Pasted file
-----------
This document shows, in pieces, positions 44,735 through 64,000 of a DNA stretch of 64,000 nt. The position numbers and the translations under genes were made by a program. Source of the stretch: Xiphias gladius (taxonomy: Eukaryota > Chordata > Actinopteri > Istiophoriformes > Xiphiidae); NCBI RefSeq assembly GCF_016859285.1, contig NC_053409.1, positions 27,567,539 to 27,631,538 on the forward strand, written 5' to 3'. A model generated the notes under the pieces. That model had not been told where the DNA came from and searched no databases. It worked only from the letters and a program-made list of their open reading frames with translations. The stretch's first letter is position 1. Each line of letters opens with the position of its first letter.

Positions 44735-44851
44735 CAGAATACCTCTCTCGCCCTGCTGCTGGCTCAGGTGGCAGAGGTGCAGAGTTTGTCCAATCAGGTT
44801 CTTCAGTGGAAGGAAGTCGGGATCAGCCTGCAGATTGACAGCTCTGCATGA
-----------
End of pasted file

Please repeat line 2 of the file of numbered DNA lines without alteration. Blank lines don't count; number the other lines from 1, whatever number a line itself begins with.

Positions 44735-44851